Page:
Today at the Supreme Court: when can police search your cell phone?

 

Today the Supreme Court heard oral arguments on two cases related to searching cell phones:  Riley vs. California  and United States vs. Wurie.  The issue in both is the same: if the police arrest you, do they have the right to search your cell phone’s contents?

Today there is no dispute that the police may search your wallet and your pockets upon your arrest, without a warrant.  On the other hand, they cannot search your house without a warrant, except in very specific circumstances usually involving a belief that there is a crime happening at that very moment within it.

Cell phones are somewhere in the middle:  you carry them on your person, but today they contain a wealth of personal information:  emails, texts, medical records, financial records, photographs, documents, etc. Those are things that would normally require a warrant for the police to acquire. In the words of Justice Anthony Kennedy today, “we are living in a new world”  where past distinctions imposed on us by the physical world often don’t apply.

From this account of the oral arguments today, the justices were in broad agreement that they disliked both extremes: always allowing police to search a cell phone, and never allowing it.  And they didn’t seem to have much luck finding a reasonable middle ground either, such as limiting the search to things relevant to the crime the owner is being accused of, or scaling up the kind of searching allowed based upon the severity of the crime.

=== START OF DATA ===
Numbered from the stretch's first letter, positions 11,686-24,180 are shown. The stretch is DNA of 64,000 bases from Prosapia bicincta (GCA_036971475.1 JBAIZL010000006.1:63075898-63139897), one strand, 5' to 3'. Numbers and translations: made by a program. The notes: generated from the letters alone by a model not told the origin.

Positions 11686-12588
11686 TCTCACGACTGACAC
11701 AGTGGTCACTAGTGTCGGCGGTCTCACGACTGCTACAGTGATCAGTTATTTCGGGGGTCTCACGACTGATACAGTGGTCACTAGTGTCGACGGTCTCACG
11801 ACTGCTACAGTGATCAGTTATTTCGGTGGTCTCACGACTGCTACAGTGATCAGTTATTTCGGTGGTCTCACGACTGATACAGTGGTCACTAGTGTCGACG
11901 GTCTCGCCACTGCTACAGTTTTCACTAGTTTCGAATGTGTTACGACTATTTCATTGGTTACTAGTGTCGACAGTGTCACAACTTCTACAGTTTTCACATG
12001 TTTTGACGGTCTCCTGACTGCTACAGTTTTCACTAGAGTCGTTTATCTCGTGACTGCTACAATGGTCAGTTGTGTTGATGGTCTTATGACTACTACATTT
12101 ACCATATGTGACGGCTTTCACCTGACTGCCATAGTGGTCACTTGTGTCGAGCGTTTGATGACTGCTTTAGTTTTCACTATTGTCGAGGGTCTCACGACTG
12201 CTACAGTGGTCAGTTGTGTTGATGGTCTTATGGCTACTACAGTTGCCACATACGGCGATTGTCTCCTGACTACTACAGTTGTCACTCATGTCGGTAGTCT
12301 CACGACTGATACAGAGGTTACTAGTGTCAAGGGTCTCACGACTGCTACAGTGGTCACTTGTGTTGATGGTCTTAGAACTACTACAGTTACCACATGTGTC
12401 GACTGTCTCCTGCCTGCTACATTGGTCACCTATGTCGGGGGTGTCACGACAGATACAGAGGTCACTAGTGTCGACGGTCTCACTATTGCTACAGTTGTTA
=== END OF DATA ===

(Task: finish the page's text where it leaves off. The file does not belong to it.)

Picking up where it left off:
The good news here is that the Supreme Court, which is generally naive about technology-related issues, seems to have a clue about the implications here: Kennedy even observed (correctly) that today people have their “whole life” on their phone.

I think it’s difficult to predict how they will rule. Don’t expect a quick turnaround, though — they’ve got a lot of work to do on this case.

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